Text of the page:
Politicians deliver Brazilian whacks after outrage at burning bush

The last 48 hours have seen my social media feeds inundated with hysterical stories over fires in the Brazilian rainforest, reposted by well-meaning but dunderheaded acquaintances. Scanning the news sites, I see the Brazilian rainforest fires are making headline news.

So what’s going on here? Well, we can be sure that with this amount of media coverage it doesn’t have much to do with fires in the Brazilian rainforest. I don’t know how bad the fires are or whether it’s anything unusual, but I’d put a tenner on there having been hundreds of similar fires in the past few years that haven’t generated this much attention. Hell, the world can lose the entire Aral Sea and nobody says anything. The first thing that springs to mind is the global elites detest Brazil’s president Jair Bolsonaro because he’s – gasp! – right wing and too much like Trump for their liking. So if they want to weaken his position, what better method than saying he’s upsetting the Earth Goddess and encouraging the faithful to unite in his denunciation? This article sheds further light on matters:

France will block an EU trade deal with Brazil and its neighbours over the country’s handling of fires in the Amazon rainforest, a spokesperson for Emmanuel Macron has said.

Brazil’s far-right president Jair Bolsonaro has been criticised around the world for his response to the fires, which scientists say are man-made and campaigners have linked to businesses looking to exploit the land.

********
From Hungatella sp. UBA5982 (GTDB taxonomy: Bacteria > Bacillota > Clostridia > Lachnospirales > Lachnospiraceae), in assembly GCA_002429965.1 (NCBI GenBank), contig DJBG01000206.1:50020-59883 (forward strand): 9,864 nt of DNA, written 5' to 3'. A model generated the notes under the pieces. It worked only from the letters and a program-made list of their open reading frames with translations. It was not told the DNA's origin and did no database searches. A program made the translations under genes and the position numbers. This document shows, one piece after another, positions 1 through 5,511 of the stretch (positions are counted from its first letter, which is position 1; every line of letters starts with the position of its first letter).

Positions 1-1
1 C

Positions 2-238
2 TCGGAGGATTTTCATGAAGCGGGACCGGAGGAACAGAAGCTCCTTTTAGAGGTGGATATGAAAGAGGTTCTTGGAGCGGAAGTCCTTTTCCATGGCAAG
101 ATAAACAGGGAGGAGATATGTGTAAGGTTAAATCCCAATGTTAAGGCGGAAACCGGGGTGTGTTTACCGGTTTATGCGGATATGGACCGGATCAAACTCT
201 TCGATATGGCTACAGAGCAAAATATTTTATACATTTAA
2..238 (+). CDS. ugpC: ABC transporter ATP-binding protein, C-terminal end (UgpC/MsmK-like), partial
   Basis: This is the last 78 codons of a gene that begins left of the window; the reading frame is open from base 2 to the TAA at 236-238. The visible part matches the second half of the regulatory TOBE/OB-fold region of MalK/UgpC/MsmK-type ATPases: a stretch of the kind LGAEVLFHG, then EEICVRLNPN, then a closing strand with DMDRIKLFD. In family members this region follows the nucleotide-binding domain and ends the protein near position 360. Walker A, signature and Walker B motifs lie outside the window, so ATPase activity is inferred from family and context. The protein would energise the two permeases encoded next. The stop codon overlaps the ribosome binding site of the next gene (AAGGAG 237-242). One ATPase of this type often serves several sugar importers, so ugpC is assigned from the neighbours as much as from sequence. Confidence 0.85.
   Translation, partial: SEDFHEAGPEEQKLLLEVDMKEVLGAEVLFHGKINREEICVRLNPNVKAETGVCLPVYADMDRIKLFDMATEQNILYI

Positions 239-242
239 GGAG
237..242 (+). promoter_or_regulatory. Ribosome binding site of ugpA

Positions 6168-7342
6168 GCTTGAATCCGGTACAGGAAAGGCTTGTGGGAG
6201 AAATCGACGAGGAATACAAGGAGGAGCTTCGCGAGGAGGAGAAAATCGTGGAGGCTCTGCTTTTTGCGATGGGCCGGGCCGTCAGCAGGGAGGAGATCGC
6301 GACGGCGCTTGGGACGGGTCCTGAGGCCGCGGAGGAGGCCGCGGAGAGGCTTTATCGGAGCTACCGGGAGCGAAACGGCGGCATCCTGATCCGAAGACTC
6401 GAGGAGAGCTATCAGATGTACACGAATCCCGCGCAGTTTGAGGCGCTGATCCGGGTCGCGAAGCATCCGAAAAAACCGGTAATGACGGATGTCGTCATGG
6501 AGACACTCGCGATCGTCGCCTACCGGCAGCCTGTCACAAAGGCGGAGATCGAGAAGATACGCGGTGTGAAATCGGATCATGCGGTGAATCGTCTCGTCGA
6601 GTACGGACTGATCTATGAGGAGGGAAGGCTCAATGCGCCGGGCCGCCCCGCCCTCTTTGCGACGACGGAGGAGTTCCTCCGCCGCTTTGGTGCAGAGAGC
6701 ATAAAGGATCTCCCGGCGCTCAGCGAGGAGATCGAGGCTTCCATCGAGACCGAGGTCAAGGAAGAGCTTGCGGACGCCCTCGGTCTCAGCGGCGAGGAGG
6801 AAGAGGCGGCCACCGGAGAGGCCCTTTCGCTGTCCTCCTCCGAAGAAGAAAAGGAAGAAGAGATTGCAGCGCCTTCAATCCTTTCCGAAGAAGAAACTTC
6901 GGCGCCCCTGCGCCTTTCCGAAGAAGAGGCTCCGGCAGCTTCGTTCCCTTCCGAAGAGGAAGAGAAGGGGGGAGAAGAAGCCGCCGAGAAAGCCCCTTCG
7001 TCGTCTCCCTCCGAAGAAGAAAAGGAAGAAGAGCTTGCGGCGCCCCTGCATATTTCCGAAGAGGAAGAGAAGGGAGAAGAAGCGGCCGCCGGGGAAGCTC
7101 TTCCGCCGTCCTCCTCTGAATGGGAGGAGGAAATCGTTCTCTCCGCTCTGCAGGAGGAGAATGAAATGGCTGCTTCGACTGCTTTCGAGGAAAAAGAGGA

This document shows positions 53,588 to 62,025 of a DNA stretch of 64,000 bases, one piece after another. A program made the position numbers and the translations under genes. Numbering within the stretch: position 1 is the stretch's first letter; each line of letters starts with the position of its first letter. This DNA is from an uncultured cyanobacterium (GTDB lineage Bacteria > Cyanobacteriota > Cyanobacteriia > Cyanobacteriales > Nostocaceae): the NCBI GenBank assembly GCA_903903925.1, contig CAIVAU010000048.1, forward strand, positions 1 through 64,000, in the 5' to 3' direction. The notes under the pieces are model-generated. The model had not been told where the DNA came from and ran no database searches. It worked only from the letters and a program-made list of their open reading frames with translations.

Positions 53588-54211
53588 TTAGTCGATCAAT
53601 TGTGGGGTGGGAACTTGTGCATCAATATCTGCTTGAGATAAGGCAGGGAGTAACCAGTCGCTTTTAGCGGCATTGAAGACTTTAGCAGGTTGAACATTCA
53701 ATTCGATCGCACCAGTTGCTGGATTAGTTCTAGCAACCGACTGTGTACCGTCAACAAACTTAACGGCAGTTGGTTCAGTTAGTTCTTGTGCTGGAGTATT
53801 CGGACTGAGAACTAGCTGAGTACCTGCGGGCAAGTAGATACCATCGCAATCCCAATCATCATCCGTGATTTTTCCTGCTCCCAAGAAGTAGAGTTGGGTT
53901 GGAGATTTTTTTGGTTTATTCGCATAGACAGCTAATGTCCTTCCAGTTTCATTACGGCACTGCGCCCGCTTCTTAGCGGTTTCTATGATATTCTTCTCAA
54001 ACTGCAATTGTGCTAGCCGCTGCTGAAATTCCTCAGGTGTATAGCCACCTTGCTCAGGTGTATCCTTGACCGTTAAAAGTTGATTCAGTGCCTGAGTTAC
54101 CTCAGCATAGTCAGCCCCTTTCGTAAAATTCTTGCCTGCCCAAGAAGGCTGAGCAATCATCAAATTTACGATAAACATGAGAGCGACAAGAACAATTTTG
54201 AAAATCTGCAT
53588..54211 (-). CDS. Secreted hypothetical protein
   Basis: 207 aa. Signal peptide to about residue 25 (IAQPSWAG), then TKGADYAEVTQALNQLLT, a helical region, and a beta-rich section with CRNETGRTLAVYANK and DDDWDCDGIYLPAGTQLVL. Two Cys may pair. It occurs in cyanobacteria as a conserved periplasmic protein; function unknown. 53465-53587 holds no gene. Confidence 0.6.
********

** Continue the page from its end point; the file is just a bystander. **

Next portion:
“The president can only conclude President Bolsonaro lied to him at the Osaka summit,” a spokesperson for the Elysee told the Reuters news agency.


Conservationists say Mr Bolsonaro, who was elected on a pro-business platform, has encouraged the setting of fires as part of his pro-business programme. Brazil’s space research centre, Inpe, has detected 72,843 fires in the Amazon so far this year – an 84 per cent rise compared to 2018, when Mr Bolsonaro was elected. The president has said his country cannot fight the fires.

Is Macron really interested in fires in a country which apparently is used to tens of thousands of them, or is he seeking to protect French farmers from South American beef imports?

Earlier today Leo Varadkar, Ireland’s prime minister, also indicated that Ireland could try and block the EU trade deal.

“There is no way that Ireland will vote for the EU-Mercosur Free Trade Agreement if Brazil does not honor its environmental commitments,” Mr Varadkar said.

Yes, when I’m told “the lungs of the planet” are on fire, my first reaction is to threaten to yank a free trade deal. How’s Ireland’s beef industry looking after 31st October, by the way?

Mr Macron on Thursday called for the issue to be discussed at the G7 summit, branding it an international emergency.

I suppose international grandstanding is easier than dealing with the riots outside the windows of his own office, isn’t it?

Indigenous groups living within the Amazon have tried desperately to save the land. Many blame illegal ranchers for setting the fires and conservation groups believe the crisis is man made. They also believe the Bolsonaro government has tacitly encouraged people to set the fires in order to clear the land for economic development.

I very much doubt much has changed on the ground since Bolsonaro took office. What we’re seeing here is an international effort to undermine and ultimately unseat a popular president who is not on board with the globalist agenda. If he’d been a good lefty globalist, we’d not have heard a peep about these fires and my Facebook page would still be filled with middle class mothers bleating about plastic in the ocean.


Jet Dough

From The Times, August 2nd:

The Duke of Sussex has given a barefoot address about the need to save the environment at the star-studded Google Camp being held on Sicily, it has been reported.

The duke is said to have given an impassioned lecture at the three-day event hosted by the internet giant and which has a climate change theme, according to the Page Six gossip column of the New York Post.